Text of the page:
solution of Fig. 7.
advance. Is there a way to allow this number to change in the
course of the dynamics? One way to broach this question
might be to introduce an analogue of creation and destruction
operators for dissipative systems. It is unclear at this time
whether such a notion can be made meaningful but a good
starting point might be the nearly integrable case that has
been studied in some detail.26
The inclusion of further group parameters besides position is of interest as well, especially of the amplitude itself
when this characteristic is a continuous variable. Also the
problem of higher dimensional objects poses some interest-
FIG. 10. The single-valued checkerboard map corresponding to Fig. 9.
ing difficulties,27 particularly in the issue of the interactions
of the structures. These are the kinds of questions that the
earliest workers grappled with and they are still pretty much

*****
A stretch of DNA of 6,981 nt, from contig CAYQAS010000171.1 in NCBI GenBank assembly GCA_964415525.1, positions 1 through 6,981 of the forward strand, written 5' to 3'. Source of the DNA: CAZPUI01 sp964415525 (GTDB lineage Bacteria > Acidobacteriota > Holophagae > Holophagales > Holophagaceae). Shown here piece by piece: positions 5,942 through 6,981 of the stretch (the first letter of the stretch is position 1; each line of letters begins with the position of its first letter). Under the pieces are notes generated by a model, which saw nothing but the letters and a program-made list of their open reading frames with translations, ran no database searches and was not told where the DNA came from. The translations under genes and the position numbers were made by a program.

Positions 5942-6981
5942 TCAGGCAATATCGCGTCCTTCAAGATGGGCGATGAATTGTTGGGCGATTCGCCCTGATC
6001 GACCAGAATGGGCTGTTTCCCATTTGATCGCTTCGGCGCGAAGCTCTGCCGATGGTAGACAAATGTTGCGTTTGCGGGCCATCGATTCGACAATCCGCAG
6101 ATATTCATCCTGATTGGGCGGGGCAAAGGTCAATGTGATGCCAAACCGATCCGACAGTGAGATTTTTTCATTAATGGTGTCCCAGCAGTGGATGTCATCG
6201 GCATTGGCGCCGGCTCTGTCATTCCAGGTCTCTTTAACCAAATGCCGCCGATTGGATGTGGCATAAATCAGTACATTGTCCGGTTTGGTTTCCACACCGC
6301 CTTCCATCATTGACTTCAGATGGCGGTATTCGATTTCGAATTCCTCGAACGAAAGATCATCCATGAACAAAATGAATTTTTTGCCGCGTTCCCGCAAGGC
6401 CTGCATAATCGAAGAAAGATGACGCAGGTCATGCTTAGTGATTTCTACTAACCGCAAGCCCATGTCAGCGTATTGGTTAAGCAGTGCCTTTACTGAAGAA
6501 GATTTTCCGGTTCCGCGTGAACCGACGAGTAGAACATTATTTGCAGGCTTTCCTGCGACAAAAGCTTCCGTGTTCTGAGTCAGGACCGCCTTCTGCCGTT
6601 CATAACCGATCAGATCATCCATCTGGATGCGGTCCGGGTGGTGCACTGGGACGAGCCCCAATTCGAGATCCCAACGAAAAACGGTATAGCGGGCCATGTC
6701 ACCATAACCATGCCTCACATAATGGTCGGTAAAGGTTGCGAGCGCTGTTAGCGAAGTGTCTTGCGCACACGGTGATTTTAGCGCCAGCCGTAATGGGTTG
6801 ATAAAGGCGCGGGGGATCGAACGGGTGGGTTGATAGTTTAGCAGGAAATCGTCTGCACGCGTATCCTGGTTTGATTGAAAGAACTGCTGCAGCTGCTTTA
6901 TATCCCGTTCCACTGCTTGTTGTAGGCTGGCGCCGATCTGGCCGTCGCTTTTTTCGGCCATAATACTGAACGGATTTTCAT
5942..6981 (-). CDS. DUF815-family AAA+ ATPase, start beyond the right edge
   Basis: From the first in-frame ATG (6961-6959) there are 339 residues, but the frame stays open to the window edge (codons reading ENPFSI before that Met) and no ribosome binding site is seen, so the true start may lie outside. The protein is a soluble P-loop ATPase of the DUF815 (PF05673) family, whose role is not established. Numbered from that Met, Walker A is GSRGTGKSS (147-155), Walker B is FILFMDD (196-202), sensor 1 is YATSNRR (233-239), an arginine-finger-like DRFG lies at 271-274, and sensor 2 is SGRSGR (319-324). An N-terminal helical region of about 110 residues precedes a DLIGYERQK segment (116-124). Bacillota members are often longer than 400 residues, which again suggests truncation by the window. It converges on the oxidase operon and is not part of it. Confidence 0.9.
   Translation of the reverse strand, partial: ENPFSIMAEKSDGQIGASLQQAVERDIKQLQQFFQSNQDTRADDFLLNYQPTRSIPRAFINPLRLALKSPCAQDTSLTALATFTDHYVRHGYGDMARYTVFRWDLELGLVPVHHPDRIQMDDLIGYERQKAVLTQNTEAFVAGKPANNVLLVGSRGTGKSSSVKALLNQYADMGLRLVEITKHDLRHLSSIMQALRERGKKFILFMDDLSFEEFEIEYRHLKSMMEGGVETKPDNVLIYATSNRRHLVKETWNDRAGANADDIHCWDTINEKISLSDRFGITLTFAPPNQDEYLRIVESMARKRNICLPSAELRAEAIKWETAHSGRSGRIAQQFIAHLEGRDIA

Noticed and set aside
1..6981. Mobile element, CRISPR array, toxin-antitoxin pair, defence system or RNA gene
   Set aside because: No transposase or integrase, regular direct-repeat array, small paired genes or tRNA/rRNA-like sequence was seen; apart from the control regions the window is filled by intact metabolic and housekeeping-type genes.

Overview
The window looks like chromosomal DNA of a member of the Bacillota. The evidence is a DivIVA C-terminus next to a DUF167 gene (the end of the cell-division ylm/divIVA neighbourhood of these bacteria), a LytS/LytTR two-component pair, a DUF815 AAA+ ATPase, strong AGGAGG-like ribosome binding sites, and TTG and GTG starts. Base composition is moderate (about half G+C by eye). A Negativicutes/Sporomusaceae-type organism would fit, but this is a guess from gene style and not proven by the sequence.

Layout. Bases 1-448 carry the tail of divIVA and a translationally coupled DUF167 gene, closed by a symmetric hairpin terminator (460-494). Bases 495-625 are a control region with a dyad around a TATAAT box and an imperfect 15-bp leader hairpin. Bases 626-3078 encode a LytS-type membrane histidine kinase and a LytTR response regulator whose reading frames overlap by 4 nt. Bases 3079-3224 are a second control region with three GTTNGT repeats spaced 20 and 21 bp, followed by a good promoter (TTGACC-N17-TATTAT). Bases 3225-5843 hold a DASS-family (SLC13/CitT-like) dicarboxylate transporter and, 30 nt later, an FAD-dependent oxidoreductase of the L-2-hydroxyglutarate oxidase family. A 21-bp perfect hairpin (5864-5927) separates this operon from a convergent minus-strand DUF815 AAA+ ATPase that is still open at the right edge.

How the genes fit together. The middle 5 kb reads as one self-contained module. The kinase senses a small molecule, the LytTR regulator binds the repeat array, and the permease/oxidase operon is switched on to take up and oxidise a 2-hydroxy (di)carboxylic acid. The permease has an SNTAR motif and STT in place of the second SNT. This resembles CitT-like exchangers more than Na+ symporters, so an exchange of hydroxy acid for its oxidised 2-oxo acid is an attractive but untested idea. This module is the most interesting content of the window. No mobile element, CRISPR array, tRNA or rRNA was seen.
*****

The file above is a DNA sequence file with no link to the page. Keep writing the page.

open. We hope for more news at the next significant birthdays of our dedicatees.
For now, we must rest our case with the final observation
that the asymptotic methods used in this problem appear to
provide remarkable accuracy and, on those grounds alone,
have proved their worth. One reason that there has been no
discernible difference between the numerical and the
asymptotic solutions is probably that the asymptotics does
not seem to lead to small pulse spacings, though these are
allowed by the procedure. No doubt it would be best in
asymptotic studies to rule out cases with small pulse separations, for these are outside the domain of validity of the pulse
expansions 共this was our basic premise in ignoring the ambiguities at small spacing when inverting the space function
F兲. However, as yet, we have seen no problems arising from
this aspect of the work.
FIG. 9. A similar picture to Fig. 5, but showing the Zk map for the solution
of Fig. 7.